representing $22 billion in corporate bonds defaulted. Yet, corporate 
bonds may be purchased by benefit plan investors without triggering 
prohibited transactions pursuant to a number of prohibited transaction 
class exemptions based on the identity of the plan investor or the 
fiduciary making the investment decision on behalf of the plan 
(``Investor-Based Exemptions'').\30\ Equity investments in any type of 
corporate stocks (which can be highly speculative and have certainly 
experienced significant losses) are also not restricted by the 
prohibited transaction rules because of the operating company exception 
under the Plan Asset Regulation, set forth at 29 CFR Sec. 2510-
3.101(c). Similarly, plans can invest in a commercial mortgage loan,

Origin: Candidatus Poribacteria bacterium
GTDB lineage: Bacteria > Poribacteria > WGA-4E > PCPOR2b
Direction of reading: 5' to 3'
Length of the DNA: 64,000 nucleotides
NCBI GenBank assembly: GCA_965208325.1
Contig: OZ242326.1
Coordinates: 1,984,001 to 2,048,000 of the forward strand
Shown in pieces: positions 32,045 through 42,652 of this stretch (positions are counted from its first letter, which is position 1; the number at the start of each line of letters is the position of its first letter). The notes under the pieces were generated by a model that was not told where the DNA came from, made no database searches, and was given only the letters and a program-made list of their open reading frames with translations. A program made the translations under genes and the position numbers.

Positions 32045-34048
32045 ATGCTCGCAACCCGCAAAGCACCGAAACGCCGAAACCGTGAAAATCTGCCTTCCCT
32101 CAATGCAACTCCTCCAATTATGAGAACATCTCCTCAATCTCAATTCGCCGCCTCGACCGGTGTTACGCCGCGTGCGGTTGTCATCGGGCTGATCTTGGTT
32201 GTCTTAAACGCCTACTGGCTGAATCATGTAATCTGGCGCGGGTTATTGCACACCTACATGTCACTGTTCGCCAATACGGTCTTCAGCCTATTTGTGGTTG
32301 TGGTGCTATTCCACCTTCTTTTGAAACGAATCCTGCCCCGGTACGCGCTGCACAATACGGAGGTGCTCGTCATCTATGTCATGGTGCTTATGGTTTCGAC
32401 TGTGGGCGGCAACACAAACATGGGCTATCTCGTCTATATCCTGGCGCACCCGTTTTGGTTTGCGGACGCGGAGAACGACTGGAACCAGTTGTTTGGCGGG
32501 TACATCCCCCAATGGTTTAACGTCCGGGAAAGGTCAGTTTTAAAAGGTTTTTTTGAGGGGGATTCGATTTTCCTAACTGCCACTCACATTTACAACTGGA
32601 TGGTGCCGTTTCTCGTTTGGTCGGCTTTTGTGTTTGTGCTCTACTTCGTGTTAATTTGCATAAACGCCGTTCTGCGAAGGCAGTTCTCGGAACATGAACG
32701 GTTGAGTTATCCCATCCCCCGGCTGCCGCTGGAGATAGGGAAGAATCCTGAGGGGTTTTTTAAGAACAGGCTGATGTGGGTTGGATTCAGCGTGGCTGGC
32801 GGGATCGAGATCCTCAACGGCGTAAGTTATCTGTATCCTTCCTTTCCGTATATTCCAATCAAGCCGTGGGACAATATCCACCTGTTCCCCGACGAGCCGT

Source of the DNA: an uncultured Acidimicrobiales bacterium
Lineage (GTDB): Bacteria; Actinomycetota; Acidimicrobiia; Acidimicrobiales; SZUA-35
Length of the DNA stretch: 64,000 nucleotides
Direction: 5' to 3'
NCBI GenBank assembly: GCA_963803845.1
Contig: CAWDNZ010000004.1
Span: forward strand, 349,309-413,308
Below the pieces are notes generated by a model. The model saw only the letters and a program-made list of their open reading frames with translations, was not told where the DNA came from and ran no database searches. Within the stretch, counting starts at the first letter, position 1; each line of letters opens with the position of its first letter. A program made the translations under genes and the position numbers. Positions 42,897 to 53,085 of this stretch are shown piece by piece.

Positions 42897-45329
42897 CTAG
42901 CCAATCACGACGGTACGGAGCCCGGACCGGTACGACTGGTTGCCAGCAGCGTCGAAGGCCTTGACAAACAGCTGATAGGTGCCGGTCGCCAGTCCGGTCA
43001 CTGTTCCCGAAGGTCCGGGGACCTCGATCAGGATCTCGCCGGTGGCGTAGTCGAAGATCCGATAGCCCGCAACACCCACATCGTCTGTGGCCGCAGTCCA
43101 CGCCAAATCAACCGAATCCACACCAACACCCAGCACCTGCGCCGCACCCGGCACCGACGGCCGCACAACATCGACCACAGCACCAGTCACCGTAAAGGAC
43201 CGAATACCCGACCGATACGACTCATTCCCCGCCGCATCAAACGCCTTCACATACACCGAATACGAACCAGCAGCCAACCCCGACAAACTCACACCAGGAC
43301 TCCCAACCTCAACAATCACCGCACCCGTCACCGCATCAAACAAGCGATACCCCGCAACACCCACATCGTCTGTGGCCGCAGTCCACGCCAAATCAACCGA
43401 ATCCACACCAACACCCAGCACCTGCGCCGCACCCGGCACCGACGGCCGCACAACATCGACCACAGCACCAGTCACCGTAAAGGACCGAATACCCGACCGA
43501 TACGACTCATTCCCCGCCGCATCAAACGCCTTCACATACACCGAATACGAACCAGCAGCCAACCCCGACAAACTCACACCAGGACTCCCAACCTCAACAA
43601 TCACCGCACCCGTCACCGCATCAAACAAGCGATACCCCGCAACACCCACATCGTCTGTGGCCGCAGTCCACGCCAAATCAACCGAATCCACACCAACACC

yet may not be able to invest in any investment-grade collateralized 
MBS which carries far less credit risk. In addition, while there have 
been rating downgrades of ABS/MBS, the ABS/MBS downgrade statistics are 
vastly superior to the comparable statistics for corporate debt 
instruments.

[[Page 51472]]

The Applicant states that the purpose in drawing these comparisons is 
not to suggest that corporate bonds, commercial mortgage loans or any 
other instruments are unsafe plan investments. Rather, the point is 
that investment-grade ABS/MBS are equally as safe, if not safer, 
investments than other alternatives presently available to plans under 
various existing exemptions.
---------------------------------------------------------------------------

    \30\ These exemptions include (a) PTE 84-14, regarding 
transactions negotiated by qualified professional asset managers; 
(b) PTE 90-1, regarding investments by insurance company pooled 
separate accounts; (c) PTE 91-38, regarding investments by bank 
collective investment funds; (d) PTE 95-60, regarding investments by 
insurance company general accounts; and (e) PTE 96-23, regarding